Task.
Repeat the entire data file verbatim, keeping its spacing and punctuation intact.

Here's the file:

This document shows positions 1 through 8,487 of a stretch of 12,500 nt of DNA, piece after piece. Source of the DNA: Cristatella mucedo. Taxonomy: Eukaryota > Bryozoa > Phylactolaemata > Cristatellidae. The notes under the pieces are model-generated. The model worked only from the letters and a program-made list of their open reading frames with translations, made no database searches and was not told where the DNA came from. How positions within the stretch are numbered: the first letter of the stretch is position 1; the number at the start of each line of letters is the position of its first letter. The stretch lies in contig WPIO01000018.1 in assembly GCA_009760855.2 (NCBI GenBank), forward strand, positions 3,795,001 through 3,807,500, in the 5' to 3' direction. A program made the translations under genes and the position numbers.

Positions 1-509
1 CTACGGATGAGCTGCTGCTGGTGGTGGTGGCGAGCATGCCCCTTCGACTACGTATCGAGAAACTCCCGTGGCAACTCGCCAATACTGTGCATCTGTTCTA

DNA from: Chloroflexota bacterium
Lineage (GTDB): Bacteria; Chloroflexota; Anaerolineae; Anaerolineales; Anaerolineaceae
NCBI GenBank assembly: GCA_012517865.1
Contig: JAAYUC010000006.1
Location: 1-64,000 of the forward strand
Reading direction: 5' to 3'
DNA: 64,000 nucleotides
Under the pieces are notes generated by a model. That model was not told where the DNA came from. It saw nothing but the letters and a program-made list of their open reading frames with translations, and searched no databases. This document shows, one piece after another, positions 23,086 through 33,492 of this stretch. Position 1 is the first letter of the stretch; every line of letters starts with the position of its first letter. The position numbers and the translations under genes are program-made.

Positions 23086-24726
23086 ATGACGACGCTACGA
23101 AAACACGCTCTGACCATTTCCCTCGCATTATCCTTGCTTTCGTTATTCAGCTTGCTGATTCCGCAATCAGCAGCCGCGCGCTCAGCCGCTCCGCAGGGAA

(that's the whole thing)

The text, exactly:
This document shows positions 1 through 8,487 of a stretch of 12,500 nt of DNA, piece after piece. Source of the DNA: Cristatella mucedo. Taxonomy: Eukaryota > Bryozoa > Phylactolaemata > Cristatellidae. The notes under the pieces are model-generated. The model worked only from the letters and a program-made list of their open reading frames with translations, made no database searches and was not told where the DNA came from. How positions within the stretch are numbered: the first letter of the stretch is position 1; the number at the start of each line of letters is the position of its first letter. The stretch lies in contig WPIO01000018.1 in assembly GCA_009760855.2 (NCBI GenBank), forward strand, positions 3,795,001 through 3,807,500, in the 5' to 3' direction. A program made the translations under genes and the position numbers.

Positions 1-509
1 CTACGGATGAGCTGCTGCTGGTGGTGGTGGCGAGCATGCCCCTTCGACTACGTATCGAGAAACTCCCGTGGCAACTCGCCAATACTGTGCATCTGTTCTA

DNA from: Chloroflexota bacterium
Lineage (GTDB): Bacteria; Chloroflexota; Anaerolineae; Anaerolineales; Anaerolineaceae
NCBI GenBank assembly: GCA_012517865.1
Contig: JAAYUC010000006.1
Location: 1-64,000 of the forward strand
Reading direction: 5' to 3'
DNA: 64,000 nucleotides
Under the pieces are notes generated by a model. That model was not told where the DNA came from. It saw nothing but the letters and a program-made list of their open reading frames with translations, and searched no databases. This document shows, one piece after another, positions 23,086 through 33,492 of this stretch. Position 1 is the first letter of the stretch; every line of letters starts with the position of its first letter. The position numbers and the translations under genes are program-made.

Positions 23086-24726
23086 ATGACGACGCTACGA
23101 AAACACGCTCTGACCATTTCCCTCGCATTATCCTTGCTTTCGTTATTCAGCTTGCTGATTCCGCAATCAGCAGCCGCGCGCTCAGCCGCTCCGCAGGGAA